What is “Brain Attack” about?
Very simply, it's the story of my stroke (my brain attack) - my experiences, my thoughts, my emotions. It is completely autobiographical and 100% true, from my perception of events. I must stress this last point as, on a regular basis, I learn more about what happened when I was 'missing'. I have about 5 missing days when I have no memory whatsoever of things that happened. I was conscious for some of this time, even conversing with my family, but as I have no memory of it I haven't included any of it in my version of events (but there are parts where I have imagined what was going on).
How would you describe the music?
I first got really interested in music in the early 1970's, so I am heavily influenced by the music of that time, particularly so-called 'progressive rock'. Music with recurring themes and motifs, like in classical music, really appeals to me. I also like world music and ambient soundscapes. Music that evolves and slowly reveals itself to the listener. A good melody is also important, as are some dynamics and atmosphere. So, in summary, it's part rock, part ambient, part progressive, part orchestral. It's hard to pigeonhole. Closer to Alan Parsons than to Gram Parsons. Closer to Dark Side Of The Moon than to West Side Story. Closer to Jeff Wayne's War Of The Worlds than to Paul McCartney's Tug Of War. Well, that's cleared that one up! Please go to the 'Listen' menu so you can "try before you buy".
How do you write the music?
Very, very slowly!! I wrote all the lyrics about a year or so before starting on the music. This was all I was able to do at the time. When writing the words, I would hear the music in my head. When writing the music, I focus first on the melody and basic tempo and rhythm. That eventually leads to sketching out the arrangement, song structure, etc.
Once that is done, I start 'colouring in'. ('Guest' musicians will add their parts after this). I equate it to doing a jigsaw. You start off with the corners, then the edges. You sort all the other pieces into common colours and then piece them together. It's an iterative process and takes a lot of time, particularly as I have to work in short chunks of time (30 or 40 minutes, maybe) due to my post-stroke fatigue. If it's bad, I may only be capable of doing an hour or so per week. So, it's an extremely protracted process. I often feel like giving up! For me, it is very, very hard work but also very enjoyable.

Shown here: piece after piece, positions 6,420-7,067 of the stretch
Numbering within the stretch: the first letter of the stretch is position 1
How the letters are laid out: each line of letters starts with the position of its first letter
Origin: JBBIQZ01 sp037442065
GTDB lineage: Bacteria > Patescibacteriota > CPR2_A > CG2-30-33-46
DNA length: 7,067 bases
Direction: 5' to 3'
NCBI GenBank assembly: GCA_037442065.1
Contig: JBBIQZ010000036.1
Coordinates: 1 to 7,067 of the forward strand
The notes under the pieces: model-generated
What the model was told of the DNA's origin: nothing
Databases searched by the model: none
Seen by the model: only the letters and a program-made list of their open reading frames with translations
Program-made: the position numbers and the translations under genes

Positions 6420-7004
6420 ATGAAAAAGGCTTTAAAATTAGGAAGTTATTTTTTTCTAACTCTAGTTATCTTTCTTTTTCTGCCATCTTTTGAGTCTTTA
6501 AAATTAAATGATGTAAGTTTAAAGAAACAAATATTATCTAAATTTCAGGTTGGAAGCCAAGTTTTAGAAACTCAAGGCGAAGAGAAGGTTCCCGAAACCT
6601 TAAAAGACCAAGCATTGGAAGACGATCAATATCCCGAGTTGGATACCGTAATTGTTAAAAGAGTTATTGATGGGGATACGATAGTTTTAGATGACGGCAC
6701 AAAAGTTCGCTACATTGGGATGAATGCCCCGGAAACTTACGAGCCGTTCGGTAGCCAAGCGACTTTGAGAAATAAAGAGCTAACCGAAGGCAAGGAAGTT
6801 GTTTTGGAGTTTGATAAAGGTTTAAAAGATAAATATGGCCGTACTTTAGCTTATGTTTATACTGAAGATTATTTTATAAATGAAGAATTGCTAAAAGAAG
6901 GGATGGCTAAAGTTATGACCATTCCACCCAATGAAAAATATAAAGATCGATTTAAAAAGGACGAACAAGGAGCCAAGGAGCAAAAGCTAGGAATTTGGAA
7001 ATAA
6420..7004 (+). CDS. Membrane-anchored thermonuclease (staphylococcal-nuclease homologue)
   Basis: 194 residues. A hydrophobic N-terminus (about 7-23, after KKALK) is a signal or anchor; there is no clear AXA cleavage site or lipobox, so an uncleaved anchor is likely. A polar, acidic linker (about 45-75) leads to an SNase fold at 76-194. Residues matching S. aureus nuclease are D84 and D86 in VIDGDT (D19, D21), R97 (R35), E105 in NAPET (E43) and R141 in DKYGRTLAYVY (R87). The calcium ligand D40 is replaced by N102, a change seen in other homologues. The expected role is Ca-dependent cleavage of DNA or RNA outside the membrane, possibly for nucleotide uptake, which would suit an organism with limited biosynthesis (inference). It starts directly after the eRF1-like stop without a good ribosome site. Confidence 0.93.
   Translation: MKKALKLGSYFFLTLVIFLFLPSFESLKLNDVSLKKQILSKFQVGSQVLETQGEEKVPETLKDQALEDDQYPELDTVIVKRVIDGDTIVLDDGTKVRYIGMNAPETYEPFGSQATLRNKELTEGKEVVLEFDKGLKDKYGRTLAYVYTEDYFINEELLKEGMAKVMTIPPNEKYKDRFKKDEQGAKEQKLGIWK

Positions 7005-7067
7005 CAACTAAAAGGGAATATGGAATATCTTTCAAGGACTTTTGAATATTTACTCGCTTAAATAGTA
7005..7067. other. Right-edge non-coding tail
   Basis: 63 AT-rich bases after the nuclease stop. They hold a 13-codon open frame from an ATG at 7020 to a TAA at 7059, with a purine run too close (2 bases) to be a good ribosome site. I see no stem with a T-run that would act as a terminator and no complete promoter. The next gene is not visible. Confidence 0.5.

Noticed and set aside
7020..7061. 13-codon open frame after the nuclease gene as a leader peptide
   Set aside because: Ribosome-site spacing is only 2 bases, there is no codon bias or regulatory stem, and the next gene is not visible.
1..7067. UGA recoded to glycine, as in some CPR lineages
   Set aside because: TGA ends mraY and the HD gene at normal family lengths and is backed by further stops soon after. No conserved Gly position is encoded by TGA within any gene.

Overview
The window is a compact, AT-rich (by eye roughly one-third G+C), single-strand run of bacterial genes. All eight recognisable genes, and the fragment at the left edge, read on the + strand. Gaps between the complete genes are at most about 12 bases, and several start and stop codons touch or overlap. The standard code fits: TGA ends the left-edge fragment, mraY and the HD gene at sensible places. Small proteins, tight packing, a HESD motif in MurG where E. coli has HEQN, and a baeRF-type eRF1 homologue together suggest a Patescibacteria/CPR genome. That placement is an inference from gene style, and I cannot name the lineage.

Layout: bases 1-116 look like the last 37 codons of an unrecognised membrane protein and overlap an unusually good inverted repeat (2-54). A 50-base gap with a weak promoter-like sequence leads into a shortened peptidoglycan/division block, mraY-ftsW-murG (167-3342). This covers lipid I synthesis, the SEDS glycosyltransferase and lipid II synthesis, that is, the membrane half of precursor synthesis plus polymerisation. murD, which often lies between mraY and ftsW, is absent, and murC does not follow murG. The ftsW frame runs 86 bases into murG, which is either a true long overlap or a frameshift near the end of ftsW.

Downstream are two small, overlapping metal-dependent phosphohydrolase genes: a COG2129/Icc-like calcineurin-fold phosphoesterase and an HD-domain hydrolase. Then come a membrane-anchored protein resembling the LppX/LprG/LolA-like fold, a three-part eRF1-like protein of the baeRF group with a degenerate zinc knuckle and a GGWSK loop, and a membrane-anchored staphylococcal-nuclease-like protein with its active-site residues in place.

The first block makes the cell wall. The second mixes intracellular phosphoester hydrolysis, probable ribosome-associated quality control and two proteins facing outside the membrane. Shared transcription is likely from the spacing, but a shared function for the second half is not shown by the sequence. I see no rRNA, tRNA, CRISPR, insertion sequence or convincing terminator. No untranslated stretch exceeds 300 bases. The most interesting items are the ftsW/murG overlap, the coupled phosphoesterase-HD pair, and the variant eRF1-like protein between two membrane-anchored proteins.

If I purchase “Brain Attack”, where does my money go?
I am funding everything apart from the cost of mastering, printing, manufacturing, artwork, etc, so all profits will go to Different Strokes. I am very keen to try to support the young who survive brain attacks. Babies can suffer strokes. Even in the womb! As an example, when I was in hospital I met a 17 year old young man who had suffered a stroke.
Hopefully, a young brain attack survivor can rebuild their life, but they will need a huge amount of personal courage and determination PLUS a great deal of support, for a very long time. It is unbelievably tough to do this recovery stuff on your own.